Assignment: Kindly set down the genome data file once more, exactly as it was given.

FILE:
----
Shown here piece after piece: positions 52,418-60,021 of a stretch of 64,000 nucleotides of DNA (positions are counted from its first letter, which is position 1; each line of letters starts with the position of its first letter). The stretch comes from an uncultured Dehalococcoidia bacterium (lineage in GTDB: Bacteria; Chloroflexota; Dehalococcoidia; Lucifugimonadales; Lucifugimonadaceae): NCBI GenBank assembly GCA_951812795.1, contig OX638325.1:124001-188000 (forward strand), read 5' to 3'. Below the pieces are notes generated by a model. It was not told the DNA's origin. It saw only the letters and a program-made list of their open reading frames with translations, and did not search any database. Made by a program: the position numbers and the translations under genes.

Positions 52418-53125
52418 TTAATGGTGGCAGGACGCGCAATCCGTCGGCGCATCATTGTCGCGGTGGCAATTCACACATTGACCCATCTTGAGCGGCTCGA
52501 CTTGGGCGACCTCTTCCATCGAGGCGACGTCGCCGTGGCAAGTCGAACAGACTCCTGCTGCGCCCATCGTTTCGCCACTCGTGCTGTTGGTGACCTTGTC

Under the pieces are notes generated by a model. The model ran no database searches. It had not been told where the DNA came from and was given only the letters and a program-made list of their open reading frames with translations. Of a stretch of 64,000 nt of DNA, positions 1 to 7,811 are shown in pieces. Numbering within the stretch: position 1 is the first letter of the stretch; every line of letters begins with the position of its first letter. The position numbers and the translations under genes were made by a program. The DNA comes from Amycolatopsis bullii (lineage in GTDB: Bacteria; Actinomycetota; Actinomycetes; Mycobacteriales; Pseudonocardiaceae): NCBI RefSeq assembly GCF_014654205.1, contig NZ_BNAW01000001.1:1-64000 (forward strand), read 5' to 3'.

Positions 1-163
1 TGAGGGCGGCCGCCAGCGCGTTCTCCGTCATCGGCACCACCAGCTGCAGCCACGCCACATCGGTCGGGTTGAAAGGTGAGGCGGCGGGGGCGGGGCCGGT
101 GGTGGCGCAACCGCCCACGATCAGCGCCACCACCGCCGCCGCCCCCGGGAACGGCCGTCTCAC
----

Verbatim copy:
Shown here piece after piece: positions 52,418-60,021 of a stretch of 64,000 nucleotides of DNA (positions are counted from its first letter, which is position 1; each line of letters starts with the position of its first letter). The stretch comes from an uncultured Dehalococcoidia bacterium (lineage in GTDB: Bacteria; Chloroflexota; Dehalococcoidia; Lucifugimonadales; Lucifugimonadaceae): NCBI GenBank assembly GCA_951812795.1, contig OX638325.1:124001-188000 (forward strand), read 5' to 3'. Below the pieces are notes generated by a model. It was not told the DNA's origin. It saw only the letters and a program-made list of their open reading frames with translations, and did not search any database. Made by a program: the position numbers and the translations under genes.

Positions 52418-53125
52418 TTAATGGTGGCAGGACGCGCAATCCGTCGGCGCATCATTGTCGCGGTGGCAATTCACACATTGACCCATCTTGAGCGGCTCGA
52501 CTTGGGCGACCTCTTCCATCGAGGCGACGTCGCCGTGGCAAGTCGAACAGACTCCTGCTGCGCCCATCGTTTCGCCACTCGTGCTGTTGGTGACCTTGTC

Under the pieces are notes generated by a model. The model ran no database searches. It had not been told where the DNA came from and was given only the letters and a program-made list of their open reading frames with translations. Of a stretch of 64,000 nt of DNA, positions 1 to 7,811 are shown in pieces. Numbering within the stretch: position 1 is the first letter of the stretch; every line of letters begins with the position of its first letter. The position numbers and the translations under genes were made by a program. The DNA comes from Amycolatopsis bullii (lineage in GTDB: Bacteria; Actinomycetota; Actinomycetes; Mycobacteriales; Pseudonocardiaceae): NCBI RefSeq assembly GCF_014654205.1, contig NZ_BNAW01000001.1:1-64000 (forward strand), read 5' to 3'.

Positions 1-163
1 TGAGGGCGGCCGCCAGCGCGTTCTCCGTCATCGGCACCACCAGCTGCAGCCACGCCACATCGGTCGGGTTGAAAGGTGAGGCGGCGGGGGCGGGGCCGGT
101 GGTGGCGCAACCGCCCACGATCAGCGCCACCACCGCCGCCGCCCCCGGGAACGGCCGTCTCAC